These gatekeepers influence a significant proportion of fund flows and as a result, have the potential to make or break funds whose success in gathering assets may depend on being selected by one or more fund selectors.
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With a stock market correction of 8% during the quarter, it was no surprise that platform assets shrank by 0.7% to £377bn — robust flows and a strong interest in all things pensions cushioned platforms from the worst. Fundscape’s Q3 Platform Report showed that gross flows were slightly lower than the last quarter at £24bn, but net flows rose to a new high of £13bn. On a YTD basis, gross sales were £72bn v £60bn in 2014, while net sales were £35bn v £30bn the previous year.
Stock market turbulence put a brake on platform asset growth in the second quarter. But despite the FTSE 100 falling by 4% during the quarter, platform assets rose by £5bn to £382bn, a rise of 1.3%.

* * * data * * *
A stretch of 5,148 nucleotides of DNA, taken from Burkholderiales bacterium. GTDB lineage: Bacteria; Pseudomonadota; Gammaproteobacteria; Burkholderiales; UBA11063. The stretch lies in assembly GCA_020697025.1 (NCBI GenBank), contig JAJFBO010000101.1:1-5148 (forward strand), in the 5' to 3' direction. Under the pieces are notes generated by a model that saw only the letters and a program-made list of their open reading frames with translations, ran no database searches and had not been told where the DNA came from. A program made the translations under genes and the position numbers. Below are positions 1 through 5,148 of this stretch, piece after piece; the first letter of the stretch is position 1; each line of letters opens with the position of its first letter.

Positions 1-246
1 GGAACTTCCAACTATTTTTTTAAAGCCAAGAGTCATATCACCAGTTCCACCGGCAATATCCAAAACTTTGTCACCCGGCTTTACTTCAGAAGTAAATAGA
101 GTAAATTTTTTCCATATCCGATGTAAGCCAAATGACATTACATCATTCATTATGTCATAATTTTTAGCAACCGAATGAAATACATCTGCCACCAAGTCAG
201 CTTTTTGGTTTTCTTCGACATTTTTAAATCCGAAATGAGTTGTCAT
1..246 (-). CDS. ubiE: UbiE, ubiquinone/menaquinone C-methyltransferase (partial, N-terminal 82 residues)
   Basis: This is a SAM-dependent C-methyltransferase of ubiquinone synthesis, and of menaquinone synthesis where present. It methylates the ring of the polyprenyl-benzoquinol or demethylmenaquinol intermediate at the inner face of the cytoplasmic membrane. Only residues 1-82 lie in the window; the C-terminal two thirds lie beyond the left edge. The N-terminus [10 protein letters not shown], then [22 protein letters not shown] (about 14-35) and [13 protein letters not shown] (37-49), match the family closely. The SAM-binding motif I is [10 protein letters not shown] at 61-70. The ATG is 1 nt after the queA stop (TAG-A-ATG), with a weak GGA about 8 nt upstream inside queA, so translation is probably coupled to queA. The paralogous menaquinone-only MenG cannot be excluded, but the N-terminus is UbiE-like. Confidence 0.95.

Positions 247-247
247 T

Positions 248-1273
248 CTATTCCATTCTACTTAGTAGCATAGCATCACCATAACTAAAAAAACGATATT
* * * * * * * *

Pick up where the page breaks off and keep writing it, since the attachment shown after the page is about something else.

Despite stock market volatility, platforms registered a new high in gross sales as the ISA season and pension freedoms converged to boost platform business. As a result, gross sales for the platform industry totalled £24.6bn, and on a year-to-date basis £47bn against £41bn in 2014. Net sales came to £11.1bn, bringing the year-to-date to £21.6bn against £20.6bn the previous year.
It was a sluggish first quarter for platforms. With polls predicting a hung parliament, investors held off on their investments until the outcome of the general election was clearer. Pensions also played a role in dampening flows. Not only did NS&I’s new rate-busting pensioner bonds divert the silver pound, but preparing the ground for new pension freedoms kept platforms and advisers busy throughout the first quarter.
In the first quarter of the year, platform assets under administration rose by £26.5bn (7.9%) to £370.8bn. Since March 2014 assets have expanded by £67bn, a rise of 22%. Three platforms outperformed the asset growth trend: Aviva, Zurich and Nucleus with YOY growth rates of 90%, 73% and 29% respectively.